CFP, Deadline Revised: Open Words, special issue on Contingent Labor and Educational Access

June 23, 2011

Amy Lynch-Biniek (Kutztown U), Sharon Henry (U of Akron) and I have decided to extend the deadline for submissions to our special issue of Open Words on Contingent Labor and Educational Access. We got lots of great ideas and concepts, and any number of “I wish I could, but the timing really stinks” notes, and we decided that the material is important enough to warrant the wait. So if you’re somebody who decided not to submit because the June 1 deadline wasn’t convenient, we urge you to reconsider.

The CFP, with dates revised, is below. We look forward to hearing from you.

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Call for Papers

Open Words Special Issue on Contingent Labor and Educational Access

Deadline for Submissions: First drafts, August 1, 2011; Second drafts, December 15, 2011

Guest editors Seth Kahn (West Chester University of PA); Amy Lynch-Biniek (Kutztown University of PA); and Sharon Henry (University of Akron)

This special issue of Open Words invites contributors to consider relationships among three issues–contingent labor, educational access, and non-mainstream student populations (by which we mean both non-traditional students, in demographic terms, and populations more likely to be served by colleges recently than they have been historically)–all of which the fields of composition and literacy studies have struggled with for decades. Scholarship and policy statements on contingent labor are replete with calls for equity, variously articulated but vigorous nonetheless—and with occasional exceptions, largely unsuccessful. The intensity with which we’ve written about open-admissions and open-access higher education institutions has waxed and waned over the years, but big questions about the roles of literacy instruction, the micro- and macro-politics of higher education, critical pedagogy, and many more bear on the working, teaching, and learning conditions of open-access campuses as heavily as, if not more than, anywhere else. Finally, we’ve thought and written a great deal about working with non-mainstream students (i.e., students often served by open-admissions institutions, but increasingly at other kinds of schools as well), and again, still face large-scale structural problems with ensuring equitable opportunity and quality learning experiences for them. Individually, the problems facing contingent faculty, those facing open-access institutions, and those facing non-mainstream students are difficult. Taken together, we believe they are exponentially more complicated.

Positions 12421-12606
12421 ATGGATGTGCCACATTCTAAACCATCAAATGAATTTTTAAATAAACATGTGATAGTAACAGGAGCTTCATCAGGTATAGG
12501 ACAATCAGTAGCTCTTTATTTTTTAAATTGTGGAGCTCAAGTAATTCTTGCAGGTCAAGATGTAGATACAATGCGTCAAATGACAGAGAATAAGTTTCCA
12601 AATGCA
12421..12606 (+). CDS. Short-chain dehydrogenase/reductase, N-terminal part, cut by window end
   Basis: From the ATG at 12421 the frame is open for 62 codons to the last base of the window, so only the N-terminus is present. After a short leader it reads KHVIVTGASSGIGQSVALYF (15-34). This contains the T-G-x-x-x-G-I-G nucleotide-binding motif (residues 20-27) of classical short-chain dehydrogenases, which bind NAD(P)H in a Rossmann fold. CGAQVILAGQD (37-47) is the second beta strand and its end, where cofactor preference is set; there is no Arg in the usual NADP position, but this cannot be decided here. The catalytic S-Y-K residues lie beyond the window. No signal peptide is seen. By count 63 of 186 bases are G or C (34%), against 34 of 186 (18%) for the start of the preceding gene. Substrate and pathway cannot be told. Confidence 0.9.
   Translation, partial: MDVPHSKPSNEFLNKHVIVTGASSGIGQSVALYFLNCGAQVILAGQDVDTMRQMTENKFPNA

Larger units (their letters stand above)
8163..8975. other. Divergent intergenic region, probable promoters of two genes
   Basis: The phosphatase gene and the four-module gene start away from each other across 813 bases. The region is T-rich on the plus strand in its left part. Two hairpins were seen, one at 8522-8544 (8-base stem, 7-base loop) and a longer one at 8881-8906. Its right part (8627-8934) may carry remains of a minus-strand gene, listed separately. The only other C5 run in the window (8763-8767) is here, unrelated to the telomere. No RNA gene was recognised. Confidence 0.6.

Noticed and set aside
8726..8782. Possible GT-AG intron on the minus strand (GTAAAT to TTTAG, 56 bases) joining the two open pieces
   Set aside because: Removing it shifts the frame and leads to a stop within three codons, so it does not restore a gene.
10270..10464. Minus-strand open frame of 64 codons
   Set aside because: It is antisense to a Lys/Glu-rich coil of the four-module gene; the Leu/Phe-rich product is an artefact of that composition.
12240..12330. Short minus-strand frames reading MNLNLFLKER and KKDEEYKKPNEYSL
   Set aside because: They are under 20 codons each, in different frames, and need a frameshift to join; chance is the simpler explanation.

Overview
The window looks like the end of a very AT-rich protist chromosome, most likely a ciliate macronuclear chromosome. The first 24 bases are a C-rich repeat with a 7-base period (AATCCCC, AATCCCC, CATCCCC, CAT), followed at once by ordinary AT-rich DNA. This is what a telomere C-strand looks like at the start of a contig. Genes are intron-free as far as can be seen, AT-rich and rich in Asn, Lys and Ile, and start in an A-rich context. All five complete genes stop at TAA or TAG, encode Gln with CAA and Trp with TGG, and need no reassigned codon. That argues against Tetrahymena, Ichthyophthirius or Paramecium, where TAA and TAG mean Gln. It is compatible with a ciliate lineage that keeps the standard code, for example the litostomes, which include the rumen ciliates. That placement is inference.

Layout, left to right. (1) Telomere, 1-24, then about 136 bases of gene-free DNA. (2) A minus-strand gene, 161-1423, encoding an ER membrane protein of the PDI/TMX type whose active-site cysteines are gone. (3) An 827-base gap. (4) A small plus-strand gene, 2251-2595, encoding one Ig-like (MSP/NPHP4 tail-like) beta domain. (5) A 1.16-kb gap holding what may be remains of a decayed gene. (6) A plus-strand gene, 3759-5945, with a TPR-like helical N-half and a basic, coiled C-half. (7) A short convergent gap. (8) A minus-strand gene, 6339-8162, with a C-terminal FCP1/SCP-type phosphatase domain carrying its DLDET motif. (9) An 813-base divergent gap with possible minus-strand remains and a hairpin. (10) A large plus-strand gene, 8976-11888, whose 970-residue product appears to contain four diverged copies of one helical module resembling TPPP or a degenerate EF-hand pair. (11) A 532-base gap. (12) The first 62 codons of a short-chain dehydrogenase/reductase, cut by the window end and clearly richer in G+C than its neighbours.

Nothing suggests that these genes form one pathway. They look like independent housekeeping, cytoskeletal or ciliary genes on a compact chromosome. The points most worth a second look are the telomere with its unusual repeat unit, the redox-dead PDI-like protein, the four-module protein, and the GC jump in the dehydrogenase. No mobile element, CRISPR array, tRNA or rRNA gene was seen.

Thus the motivation for this issue: we work and live at a time when the American cultural and economic politics are pushing against labor equity and quality education; when colleges and universities operate according to corporate logics that consistently work to dehumanize faculty and students. While these forces come to bear on contingent faculty, open-admissions campuses, and non-mainstream students in unique ways, we also believe that careful analysis of such conditions presents significant possibilities for positive changes across levels and types of institutions. At the risk of sounding cliché, even managerial, difficult situations really do sometimes present unique opportunities.

With that frame in mind, we invite contributions for our Spring 2012 issue addressing relations of contingent labor, open access, and non-mainstream students; manuscripts (generally 15-25 pp., although we will review longer submissions) might consider these questions, or use them as provocations to ask and answer others:

  • How does the increasing reliance on adjunct faculty on open-admissions campuses (and/or campuses serving largely non-mainstream student populations) impact students’ learning conditions? Faculty’s working conditions? Academic freedom? Curricular control? And how are these situations complicated at institutions employing graduate teaching assistants?